THE Philippine government and the United Nations launched the UN Joint Program (UNJP) on Human Rights.
Foreign Affairs Secretary Teodoro Locsin Jr. said the launch of the first ever national joint program signifies the country’s commitment to partner with the UN in human rights promotion and protection.
“The joint program embodies the partnership, trust-building, and constructive engagement between the Philippines and the UN on human rights promotion and protection. I commend all government agencies and the UN bodies involved for the tireless work in developing this program,“ he said.
Meanwhile, Justice Secretary Menardo Guevarra described the launch as a manifestation of Manila’s “sincere efforts to infuse its law enforcement and investigative operations with a human rights dimension in a non-political setting.”
The signing of the national joint program follows the adoption of Human Rights Council resolution 45/33 on
October 7, 2020, which outlined specific areas for capacity-building and technical cooperation on human rights in the country.
The three-year initiative will allow the UN and the Philippines to engage in the following areas: strengthening domestic investigation and accountability mechanisms; data gathering on alleged police violations; civic space and engagement with civil society and the Commission on Human Rights (CHR); national mechanism for reporting and follow-up; counter-terrorism legislation; and human rights-based approaches to drug control.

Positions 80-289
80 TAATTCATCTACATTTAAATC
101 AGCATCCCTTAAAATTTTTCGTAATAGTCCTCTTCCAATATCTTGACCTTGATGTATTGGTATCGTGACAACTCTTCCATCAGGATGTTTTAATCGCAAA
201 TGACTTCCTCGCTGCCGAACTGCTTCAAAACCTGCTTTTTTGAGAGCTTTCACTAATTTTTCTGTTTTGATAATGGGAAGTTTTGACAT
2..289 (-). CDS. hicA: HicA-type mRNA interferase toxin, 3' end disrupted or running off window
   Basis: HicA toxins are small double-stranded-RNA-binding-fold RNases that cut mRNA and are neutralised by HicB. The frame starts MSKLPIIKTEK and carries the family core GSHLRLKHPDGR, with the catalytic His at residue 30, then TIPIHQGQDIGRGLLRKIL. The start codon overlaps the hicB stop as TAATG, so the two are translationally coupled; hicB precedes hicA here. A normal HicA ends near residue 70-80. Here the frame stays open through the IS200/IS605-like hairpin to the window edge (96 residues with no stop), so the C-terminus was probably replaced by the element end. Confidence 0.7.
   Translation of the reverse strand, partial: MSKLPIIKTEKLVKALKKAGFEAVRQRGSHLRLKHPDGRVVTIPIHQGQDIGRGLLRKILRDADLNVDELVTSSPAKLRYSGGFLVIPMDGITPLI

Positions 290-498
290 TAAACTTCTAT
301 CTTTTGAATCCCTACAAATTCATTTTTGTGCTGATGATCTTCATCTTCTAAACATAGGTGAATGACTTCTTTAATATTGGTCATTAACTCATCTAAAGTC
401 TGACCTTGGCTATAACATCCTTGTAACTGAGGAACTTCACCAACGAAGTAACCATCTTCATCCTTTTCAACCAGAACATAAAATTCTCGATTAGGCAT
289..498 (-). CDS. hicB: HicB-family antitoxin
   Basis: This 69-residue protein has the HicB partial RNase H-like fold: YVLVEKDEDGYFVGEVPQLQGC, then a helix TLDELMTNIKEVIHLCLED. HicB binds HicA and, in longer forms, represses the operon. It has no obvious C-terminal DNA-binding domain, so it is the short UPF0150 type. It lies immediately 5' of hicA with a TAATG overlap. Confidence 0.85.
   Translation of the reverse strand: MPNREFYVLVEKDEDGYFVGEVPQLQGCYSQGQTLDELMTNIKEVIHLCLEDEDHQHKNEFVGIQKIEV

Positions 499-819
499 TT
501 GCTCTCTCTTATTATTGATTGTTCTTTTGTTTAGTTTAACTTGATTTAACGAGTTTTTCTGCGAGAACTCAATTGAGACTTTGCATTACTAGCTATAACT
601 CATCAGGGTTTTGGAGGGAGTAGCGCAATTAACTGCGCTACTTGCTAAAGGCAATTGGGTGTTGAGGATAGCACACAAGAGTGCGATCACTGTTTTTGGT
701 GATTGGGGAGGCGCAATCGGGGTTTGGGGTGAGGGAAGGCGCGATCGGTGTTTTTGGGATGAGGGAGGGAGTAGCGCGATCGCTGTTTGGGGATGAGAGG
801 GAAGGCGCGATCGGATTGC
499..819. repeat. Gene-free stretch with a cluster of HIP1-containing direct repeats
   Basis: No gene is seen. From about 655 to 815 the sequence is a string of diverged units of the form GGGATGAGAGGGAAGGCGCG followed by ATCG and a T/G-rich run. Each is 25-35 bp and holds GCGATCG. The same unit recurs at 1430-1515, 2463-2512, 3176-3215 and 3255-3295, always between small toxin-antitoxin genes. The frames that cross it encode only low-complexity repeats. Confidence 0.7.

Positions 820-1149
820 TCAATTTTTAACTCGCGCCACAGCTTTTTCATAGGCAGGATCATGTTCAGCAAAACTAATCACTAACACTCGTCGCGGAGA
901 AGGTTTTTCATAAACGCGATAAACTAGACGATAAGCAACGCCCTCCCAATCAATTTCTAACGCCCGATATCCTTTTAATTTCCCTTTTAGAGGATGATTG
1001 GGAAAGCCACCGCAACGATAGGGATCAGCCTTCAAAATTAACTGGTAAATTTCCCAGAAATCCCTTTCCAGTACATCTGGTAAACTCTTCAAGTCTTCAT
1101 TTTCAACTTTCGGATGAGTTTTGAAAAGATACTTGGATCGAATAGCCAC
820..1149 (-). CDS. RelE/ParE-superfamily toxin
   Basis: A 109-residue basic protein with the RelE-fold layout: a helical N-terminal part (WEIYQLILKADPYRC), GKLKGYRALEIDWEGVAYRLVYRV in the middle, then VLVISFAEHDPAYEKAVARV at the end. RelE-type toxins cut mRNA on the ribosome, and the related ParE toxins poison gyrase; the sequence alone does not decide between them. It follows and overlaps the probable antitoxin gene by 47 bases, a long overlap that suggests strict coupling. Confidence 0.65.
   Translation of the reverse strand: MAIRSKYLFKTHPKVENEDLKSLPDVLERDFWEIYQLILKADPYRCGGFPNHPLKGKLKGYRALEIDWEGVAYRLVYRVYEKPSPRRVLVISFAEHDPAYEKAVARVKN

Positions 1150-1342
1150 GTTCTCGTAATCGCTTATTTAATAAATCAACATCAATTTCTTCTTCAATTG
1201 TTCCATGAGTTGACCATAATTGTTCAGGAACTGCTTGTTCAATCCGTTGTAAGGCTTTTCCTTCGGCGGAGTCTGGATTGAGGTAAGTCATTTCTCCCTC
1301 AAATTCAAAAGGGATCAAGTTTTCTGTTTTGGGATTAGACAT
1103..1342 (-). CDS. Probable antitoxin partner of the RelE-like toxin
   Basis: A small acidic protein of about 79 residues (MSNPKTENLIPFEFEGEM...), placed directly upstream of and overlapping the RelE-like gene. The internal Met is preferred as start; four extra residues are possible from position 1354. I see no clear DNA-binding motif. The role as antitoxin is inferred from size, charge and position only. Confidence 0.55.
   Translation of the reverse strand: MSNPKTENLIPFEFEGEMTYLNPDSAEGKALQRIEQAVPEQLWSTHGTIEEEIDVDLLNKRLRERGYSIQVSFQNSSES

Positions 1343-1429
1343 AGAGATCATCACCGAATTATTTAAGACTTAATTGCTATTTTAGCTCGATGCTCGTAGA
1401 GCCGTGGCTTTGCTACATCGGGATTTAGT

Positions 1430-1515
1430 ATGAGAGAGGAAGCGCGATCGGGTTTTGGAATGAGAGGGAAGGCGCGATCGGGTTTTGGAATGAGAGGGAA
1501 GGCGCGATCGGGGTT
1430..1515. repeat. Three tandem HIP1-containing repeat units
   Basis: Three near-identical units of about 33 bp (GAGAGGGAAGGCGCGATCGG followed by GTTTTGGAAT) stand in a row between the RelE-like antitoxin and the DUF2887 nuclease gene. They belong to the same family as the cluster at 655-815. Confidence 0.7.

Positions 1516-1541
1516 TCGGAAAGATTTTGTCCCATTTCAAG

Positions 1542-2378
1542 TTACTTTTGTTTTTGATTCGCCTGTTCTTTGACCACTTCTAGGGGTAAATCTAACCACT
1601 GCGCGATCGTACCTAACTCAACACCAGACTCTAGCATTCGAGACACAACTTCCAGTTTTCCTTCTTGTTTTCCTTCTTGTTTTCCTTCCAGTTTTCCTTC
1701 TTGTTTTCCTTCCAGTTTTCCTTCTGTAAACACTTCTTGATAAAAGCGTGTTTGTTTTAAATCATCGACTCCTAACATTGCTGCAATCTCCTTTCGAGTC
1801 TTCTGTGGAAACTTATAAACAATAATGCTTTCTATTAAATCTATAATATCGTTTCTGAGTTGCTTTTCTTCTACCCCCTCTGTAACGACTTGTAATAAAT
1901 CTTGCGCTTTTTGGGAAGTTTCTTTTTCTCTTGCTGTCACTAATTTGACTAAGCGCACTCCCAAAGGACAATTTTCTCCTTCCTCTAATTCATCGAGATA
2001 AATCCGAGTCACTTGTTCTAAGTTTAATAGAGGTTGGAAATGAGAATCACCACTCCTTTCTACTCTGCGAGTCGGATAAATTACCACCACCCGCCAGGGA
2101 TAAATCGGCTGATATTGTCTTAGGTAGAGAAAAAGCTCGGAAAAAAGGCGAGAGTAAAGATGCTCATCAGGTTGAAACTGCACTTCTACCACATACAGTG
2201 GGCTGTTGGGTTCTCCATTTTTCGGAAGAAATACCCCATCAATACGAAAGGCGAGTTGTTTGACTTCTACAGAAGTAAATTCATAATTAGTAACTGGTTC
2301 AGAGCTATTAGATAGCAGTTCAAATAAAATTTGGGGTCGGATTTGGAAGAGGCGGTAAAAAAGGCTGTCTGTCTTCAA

“Respect for human rights is fundamental to all of the UN’s work. This project is a commitment that we will keep taking action for human rights, in ways that have an impact, and where it is most needed. We can only do so by listening and partnering with a wide range of actors,” UN Philippines Resident Coordinator Gustavo Gonzalez said as he hailed the initiative as a “critical milestone” in the two parties’ partnership.
It will be co-implemented by the Department of Justice, Presidential Human Rights Committee Secretariat, Department of the Interior and Local Government, Philippine National Police, Dangerous Drugs Board, Department of Health, the Anti-Terrorism Council-Program Management Center, Bureau of Jail Management and Penology and CHR.
Drawing on their best practices to apply human-rights based approaches, the Philippine government will work with various UN entities, including the Office of the UN High Commissioner for Human Rights; UN Educational, Scientific and Cultural Organization; the UN Office of Counter-Terrorism; and the UN Office on Drugs and Crime.
Australia is the first country to provide financial support to the UNJP, with an initial contribution of PHP12.9 million.
The European Union Delegation to the Philippines welcomed Manila’s commitment to protecting human rights, saying the UNJP is a “remarkable example of Philippines’ interagency cooperation with the UN”.